• Engage with and hold governments to account for poor or uneven progress in implementation, by reporting on SDG progress and obstacles to parliaments, the general public, and national, regional, and international mechanisms;
  • Respond to, conduct inquiries into, and investigate allegations of rights violations in the context of development and SDG implementation
It is important to note, though, that NHRIs are peculiar institutions with regard to their ability to impose sanctions for inappropriate behaviour, which is often perceived as an intrinsic part of retrospective accountability [19,25,78]. While they can receive public complaints and conduct investigations on human rights violations, they do not have the right to sanction misconduct directly. Rather than that, they can apply reputational sanctions through revealing misconduct in their reporting. In return, this also implies that a positive judgement of the conduct of the actor under review can lead to praise and reputational gain [19]. In order to stress the mutually reinforcing relationship between the SDGs and human rights and to align SDG monitoring with human rights monitoring, NHRI may also choose to map their existing work programs with the SDGs [72] in order to routinely include the assessment of human-rights-compliant implementation of SDGs in their reporting.
Furthermore, like SAIs, NHRIs should have the opportunity to include their expertise in the development of national SDG implementation plans or processes of aligning national development plans to the 2030 Agenda. Their chances of doing so will be better if they closely cooperate with the government and are represented either in the national SDG coordination body, or in working groups and technical committees collaborating with this body. Finally, their involvement in the elaboration of their countries’ VNRs will add credibility to the national review processes.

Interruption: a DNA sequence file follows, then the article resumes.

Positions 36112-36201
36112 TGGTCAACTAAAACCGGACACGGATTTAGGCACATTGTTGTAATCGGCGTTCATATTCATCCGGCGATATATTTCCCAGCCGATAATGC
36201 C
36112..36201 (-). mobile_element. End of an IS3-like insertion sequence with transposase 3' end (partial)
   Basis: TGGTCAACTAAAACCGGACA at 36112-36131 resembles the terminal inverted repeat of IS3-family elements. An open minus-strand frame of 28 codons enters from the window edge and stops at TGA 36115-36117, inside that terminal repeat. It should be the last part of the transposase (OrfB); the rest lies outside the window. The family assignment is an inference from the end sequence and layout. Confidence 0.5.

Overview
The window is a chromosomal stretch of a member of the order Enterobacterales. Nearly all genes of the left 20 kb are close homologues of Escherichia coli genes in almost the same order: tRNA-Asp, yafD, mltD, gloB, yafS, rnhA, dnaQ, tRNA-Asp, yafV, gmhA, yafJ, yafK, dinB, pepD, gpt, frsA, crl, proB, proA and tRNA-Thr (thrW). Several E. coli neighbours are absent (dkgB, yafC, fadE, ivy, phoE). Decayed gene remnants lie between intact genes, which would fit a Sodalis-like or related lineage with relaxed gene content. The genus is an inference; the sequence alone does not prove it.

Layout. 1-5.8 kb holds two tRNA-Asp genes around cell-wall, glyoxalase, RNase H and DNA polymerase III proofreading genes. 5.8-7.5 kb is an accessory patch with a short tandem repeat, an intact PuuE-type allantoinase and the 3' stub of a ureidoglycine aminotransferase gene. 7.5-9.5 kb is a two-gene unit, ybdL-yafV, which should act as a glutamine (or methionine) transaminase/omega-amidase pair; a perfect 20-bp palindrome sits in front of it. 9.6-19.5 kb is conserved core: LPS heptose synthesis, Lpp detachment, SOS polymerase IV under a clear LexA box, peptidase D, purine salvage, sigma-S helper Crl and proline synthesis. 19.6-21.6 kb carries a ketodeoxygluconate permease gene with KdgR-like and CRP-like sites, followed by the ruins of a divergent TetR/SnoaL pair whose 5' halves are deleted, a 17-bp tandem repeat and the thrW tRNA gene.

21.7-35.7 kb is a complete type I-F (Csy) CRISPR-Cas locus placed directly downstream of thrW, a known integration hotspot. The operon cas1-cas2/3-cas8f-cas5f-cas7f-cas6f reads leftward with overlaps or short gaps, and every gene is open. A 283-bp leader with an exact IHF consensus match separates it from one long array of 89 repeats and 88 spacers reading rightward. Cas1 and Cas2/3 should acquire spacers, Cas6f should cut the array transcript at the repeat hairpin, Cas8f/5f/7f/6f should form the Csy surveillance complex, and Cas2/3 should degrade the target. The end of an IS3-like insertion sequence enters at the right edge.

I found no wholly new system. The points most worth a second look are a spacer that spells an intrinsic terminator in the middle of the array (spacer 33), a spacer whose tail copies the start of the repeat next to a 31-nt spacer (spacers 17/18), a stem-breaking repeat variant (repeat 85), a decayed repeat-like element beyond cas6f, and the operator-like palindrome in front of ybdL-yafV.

3. Methodology and Data

The descriptive analysis of the paper focuses on horizontal accountability for SDG implementation; in particular, it focuses on the role of the three above-mentioned institutions (parliaments, SAIs, NHRIs). From a temporal perspective, we assume that these institutions engage in holding governments accountable either retrospectively or prospectively. In order to capture whether these institutions take an accountability role in SDG implementation, we analyse the governance mechanisms, which UN member states, which constitute our universe of cases, established after the adoption of the 2030 Agenda in 2015 [12,79].
The aim of this study is to provide the most comprehensive possible cross-national overview of the phenomenon under study. Since quantitative data on the phenomenon of “national, horizontal SDG accountability” are not yet available, its investigation necessarily involves a qualitative research approach. However, the application of typical qualitative research methods such as expert interviews, focus groups, or direct observation would not have allowed us to cover a universe of cases as large as the UN member states (However, this analysis is part of a research project with a mixed methods approach. Past and planned case studies, which apply interviews and social network analysis, will allow us to refine the dataset over time).
In order to collect the necessary data, we therefore opted for qualitative, directed content analysis of the Voluntary National Reviews (VNR) presented to the UN High-level Political Forum on Sustainable Development (HLPF) between 2016 and 2019 as our data collection method. Directed content analysis is an established method to investigate a phenomenon on which prior research is incomplete or would benefit from further description [80]. We compiled the obtained information on horizontal SDG accountability mechanisms in an original dataset (AccountSDGs) that constitutes the basis of our study.